Several others House victories for Palin endorsees had unique significances as well. Governor Palin endorsed Sean Duffy to represent Wisconsin's 7th District, a seat occupied by "stimulus" bill author, David Obey. Shortly following Palin's endorsement of Duffy, Obey declared he would retire from Congress following this term. Duffy later went on to defeat his Democratic challenger. Conservative favorites Michele Bachmann and Allen West also won their respective races. Bachmann's race against her challenger drew a lot funding from the DNC and DCCC that could have been used elsewhere, yet despite the smears and massive funding from Democrats, Bachmann won her race by more than 12 points. Allen West, the army veteran whose ability to give a rousing speech is rivaled only by Governor Palin herself, won his race over his Democratic opponent. In fact, every Palin endorsed candidate in Florida, whether for the House, Senate, or statewide races, won their respective races. The same is true for the bellweather state of Ohio. Tim Scott, Congressional candidate in South Carolina became the first African American Republican to represent South Carolina in Congress. Additionally, Dr. Benishek won his race to replace retiring Michigan Congressman, Bart Stupak, whose capitulation on abortion funding ultimately led to the passage of Obamacare. These are just a sampling of the three dozen winning House candidates whom Governor Palin endorsed. Her influence on House races lies both in the quantity and quality of the candidates she supported.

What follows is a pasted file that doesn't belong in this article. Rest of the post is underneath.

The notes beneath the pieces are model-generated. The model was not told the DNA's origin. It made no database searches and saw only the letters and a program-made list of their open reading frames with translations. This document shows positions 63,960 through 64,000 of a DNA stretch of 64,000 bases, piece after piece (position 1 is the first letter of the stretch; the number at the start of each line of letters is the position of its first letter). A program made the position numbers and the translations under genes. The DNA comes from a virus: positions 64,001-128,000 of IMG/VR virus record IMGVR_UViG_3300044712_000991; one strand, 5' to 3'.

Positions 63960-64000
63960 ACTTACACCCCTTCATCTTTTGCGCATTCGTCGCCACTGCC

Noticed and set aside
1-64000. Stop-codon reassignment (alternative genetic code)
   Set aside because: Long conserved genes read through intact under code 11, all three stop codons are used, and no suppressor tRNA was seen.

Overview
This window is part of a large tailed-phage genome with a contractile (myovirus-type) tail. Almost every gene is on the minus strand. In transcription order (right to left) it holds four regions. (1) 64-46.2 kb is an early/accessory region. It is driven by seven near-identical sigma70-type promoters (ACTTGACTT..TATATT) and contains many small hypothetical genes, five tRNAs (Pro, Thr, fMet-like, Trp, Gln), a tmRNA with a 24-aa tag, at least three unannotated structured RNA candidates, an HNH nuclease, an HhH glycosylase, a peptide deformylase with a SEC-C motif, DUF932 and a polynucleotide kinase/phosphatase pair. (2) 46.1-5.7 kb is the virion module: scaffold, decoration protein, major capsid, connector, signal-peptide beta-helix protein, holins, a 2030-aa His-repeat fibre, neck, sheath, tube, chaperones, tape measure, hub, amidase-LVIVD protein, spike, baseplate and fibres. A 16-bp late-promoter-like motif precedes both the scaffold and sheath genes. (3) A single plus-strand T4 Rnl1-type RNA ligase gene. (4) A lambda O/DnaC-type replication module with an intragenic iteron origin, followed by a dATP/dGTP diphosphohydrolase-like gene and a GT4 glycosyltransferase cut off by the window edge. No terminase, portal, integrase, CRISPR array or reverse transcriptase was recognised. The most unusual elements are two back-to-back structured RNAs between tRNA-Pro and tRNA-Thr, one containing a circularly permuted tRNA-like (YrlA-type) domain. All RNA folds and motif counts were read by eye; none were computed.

The Politico piece also attempts to relegate Governor Palin to the role of Republican cheerleader:
Late Tuesday evening, Palin took to Twitter — where she has found a quick and easy way this cycle to wield her influence 140 characters at a time — to praise her victorious candidates.

“As always, proud to be American! Thanks, Commonsense Constitutional Conservatives,u didn't sit down & shut up...u ‘refudiated’ extreme left,” she wrote.

The note was emblematic of her presence in the elections: part cheerleader for the conservative cause, part affirming voice for the candidates who have followed in her footsteps.
While Politico may state that Governor Palin is a "cheerleader for the conservative cause", she actually is the point guard of the conservative cause. While others choose only to endorse when it is politically expedient or when an electoral victory is evident, Governor Palin was and is willing to lead and support candidates on principle and is willing to take political risks in her endorsements. Beyond the 2010 elections, Governor Palin has led on the issues as the strongest voice against the Obama administration's policies on health care, cap and tax, and the Bush tax cuts. She has been the one voice who has been willing to speak out against the Obama administration's handling of the war in Afghanistan, nuclear discussions with Russia, and the Gulf oil spill. Yes, her support of conservative candidates helps bring them to victory, but her leadership and action are what truly have bolstered the conservative cause.

Crossposted here and here.